Connect with us

Hi, what are you looking for?

Broadway Black
Broadway BlackBroadway Black

Broadway Black History Musical

Karamu House: Celebrating 100 Years

This past Saturday, there was a huge celebration for Karamu House; home to the Karamu Theatre for the past 95 years, the event was held at the Cleveland Museum of Art to celebrkaramu logoate its first century.  The event, “Karamu: 100 Years in the House,” friends and alums were honored for their work.  The honorees included founders Rowena and Russell Jelliffe (Oberlin College sweethearts with the vision and connections to make the community arts and resource center a nationally celebrated model), Cleveland political legend George Forbes (who helped lead numerous campaigns to raise monies for improvements to the House throughout its life), the late Reuben Silver and wife Dorothy (stewards of the Jelliffes’ cultural mission who shaped generations of actors and directors during Reuben’s tenure as artistic director of Karamu Theatre from 1955 to 1976), and “Grey’s Anatomy” star James Pickens Jr. (an East High School grad who started his acting career on the boards at Karamu).

In 1915, Russell and Rowena Woodham Jelliffe, graduates of Oberlin College in nearby Oberlin, Ohio, founded what was then called The Neighborhood Association, and it was created as a place where anyone, regardless of race or religion could find common ground, and soon, it was obvious that the arts was the best way to bring people together, and in 1917, plays at the “Playhouse Settlement” began.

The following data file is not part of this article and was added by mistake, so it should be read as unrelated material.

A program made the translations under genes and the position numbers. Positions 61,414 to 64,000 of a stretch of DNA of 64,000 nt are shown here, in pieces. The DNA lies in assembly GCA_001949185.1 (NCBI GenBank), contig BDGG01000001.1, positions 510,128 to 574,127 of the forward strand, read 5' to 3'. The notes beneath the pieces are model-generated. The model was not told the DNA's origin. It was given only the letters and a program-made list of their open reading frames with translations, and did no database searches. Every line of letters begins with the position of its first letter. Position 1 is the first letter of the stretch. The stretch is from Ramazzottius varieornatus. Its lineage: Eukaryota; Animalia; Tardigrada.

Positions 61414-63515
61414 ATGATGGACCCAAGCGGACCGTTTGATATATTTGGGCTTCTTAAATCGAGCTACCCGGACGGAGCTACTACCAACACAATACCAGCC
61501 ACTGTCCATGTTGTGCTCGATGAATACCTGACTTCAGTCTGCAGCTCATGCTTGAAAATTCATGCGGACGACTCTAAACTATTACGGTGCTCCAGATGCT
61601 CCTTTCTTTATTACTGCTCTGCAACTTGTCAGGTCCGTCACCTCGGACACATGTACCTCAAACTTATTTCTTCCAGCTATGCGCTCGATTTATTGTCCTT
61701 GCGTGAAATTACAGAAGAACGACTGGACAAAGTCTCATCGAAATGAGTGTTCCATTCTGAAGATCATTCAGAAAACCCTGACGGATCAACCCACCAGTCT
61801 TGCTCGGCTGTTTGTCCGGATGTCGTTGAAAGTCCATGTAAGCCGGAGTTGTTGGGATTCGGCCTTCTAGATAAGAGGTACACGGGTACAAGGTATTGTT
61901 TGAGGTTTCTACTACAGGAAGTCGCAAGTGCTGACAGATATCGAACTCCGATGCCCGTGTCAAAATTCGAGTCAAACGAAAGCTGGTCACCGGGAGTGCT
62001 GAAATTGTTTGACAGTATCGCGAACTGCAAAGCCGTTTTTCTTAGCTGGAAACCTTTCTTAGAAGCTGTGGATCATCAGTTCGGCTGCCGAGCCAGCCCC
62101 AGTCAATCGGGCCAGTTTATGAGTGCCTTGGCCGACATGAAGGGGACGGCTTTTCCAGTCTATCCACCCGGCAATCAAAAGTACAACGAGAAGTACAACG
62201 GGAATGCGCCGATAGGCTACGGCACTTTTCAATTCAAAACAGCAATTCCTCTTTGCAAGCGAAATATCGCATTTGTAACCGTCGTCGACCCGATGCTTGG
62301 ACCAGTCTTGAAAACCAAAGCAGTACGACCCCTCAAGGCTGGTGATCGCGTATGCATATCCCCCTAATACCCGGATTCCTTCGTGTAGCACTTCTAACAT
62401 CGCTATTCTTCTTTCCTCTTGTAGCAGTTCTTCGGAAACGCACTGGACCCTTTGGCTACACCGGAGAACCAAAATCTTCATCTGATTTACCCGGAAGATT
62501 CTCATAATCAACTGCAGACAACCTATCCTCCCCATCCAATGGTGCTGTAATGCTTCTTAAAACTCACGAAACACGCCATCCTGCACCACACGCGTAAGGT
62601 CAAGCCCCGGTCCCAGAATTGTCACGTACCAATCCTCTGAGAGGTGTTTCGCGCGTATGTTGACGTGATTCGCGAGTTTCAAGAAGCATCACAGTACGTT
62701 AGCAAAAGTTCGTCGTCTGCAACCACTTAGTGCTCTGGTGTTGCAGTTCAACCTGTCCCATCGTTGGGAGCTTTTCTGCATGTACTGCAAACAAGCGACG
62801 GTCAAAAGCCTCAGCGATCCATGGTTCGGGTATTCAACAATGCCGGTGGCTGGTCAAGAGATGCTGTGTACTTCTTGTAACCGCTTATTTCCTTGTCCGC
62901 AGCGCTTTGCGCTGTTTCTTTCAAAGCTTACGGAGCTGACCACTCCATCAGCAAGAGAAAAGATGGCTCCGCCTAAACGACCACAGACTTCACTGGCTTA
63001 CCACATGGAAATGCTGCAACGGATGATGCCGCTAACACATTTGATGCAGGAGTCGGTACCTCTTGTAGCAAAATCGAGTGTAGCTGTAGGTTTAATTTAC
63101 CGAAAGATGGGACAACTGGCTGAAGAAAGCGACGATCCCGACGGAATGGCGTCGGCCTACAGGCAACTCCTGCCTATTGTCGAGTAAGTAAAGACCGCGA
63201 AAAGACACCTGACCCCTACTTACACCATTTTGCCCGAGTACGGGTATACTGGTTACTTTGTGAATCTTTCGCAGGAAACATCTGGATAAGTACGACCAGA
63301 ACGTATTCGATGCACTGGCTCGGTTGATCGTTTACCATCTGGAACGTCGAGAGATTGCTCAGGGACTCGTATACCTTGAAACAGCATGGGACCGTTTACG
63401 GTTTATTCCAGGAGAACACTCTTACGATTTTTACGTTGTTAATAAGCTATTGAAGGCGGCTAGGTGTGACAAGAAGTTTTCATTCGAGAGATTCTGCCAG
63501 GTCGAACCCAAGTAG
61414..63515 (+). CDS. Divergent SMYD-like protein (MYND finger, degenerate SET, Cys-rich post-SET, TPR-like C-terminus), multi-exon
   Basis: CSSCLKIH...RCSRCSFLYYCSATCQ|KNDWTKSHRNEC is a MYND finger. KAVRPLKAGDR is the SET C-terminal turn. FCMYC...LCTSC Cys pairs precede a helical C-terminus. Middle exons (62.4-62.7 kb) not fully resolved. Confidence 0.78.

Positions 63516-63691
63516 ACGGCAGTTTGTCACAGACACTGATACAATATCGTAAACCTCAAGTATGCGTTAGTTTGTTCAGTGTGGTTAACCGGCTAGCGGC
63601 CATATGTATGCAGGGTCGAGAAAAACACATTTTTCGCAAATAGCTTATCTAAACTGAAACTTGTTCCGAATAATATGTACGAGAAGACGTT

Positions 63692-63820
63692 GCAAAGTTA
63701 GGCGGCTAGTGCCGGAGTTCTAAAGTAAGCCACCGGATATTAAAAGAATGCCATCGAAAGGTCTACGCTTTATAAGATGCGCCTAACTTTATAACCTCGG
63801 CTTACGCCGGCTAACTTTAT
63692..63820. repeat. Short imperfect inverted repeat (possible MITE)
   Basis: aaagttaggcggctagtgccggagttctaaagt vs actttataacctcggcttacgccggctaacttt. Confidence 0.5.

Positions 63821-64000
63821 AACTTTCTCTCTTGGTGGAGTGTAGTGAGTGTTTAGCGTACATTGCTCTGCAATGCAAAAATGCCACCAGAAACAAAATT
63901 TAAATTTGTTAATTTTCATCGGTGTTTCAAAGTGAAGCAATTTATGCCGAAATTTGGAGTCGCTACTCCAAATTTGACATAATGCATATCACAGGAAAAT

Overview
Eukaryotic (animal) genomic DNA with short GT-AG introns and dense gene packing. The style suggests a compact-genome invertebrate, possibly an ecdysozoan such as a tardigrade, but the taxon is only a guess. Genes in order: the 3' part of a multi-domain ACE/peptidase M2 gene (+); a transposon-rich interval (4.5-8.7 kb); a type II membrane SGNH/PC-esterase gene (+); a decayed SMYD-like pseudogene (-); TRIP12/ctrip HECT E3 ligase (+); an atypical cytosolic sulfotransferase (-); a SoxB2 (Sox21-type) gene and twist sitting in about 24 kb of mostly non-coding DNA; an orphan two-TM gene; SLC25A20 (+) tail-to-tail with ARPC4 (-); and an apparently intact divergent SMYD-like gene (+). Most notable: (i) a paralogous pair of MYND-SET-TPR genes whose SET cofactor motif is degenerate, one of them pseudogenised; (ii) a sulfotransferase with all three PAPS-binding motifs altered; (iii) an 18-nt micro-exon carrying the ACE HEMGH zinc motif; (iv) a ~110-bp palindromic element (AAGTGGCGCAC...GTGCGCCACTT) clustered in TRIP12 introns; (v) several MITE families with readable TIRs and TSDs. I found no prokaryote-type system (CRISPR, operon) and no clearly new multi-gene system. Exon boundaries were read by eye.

Shortly after, large numbers of African Americans moved to Cleveland from the south in the 1920s.  Resisting pressure to exclude their new neighbors, the Jelliffes insisted that all races were welcome, and the Playhouse Settlement quickly became a magnet for some of the best African American artists of the day. Actors, dancers, print makers and writers all found a place where they could practice their crafts. Karamu was also a contributor to the Harlem Renaissance, and Langston Hughes was a frequent visitor.

The Playhouse Settlement was officially renamed Karamu House in 1941, and it’s name was intentionally chosen to reflect the strong influences of African American culture. Karamu is a word in the Kiswahili language meaning “a place of joyful gathering,” and is a place where families can gather, share stories, feast, and enjoy.  Karamu has a tradition of allowing the audience to meet, and greet actors in a reception line, the “gathering place” extends itself into the community through such face to face encounters.

In 1940, Eleanor Roosevelt, in the language of the times, called Karamu Theatre “the most outstanding colored little theatre in the country.”  In June of 1951, Life magazine heralded Karamu House as standing as “a milestone in the progress of U.S. race relations.”

Written By


You May Also Like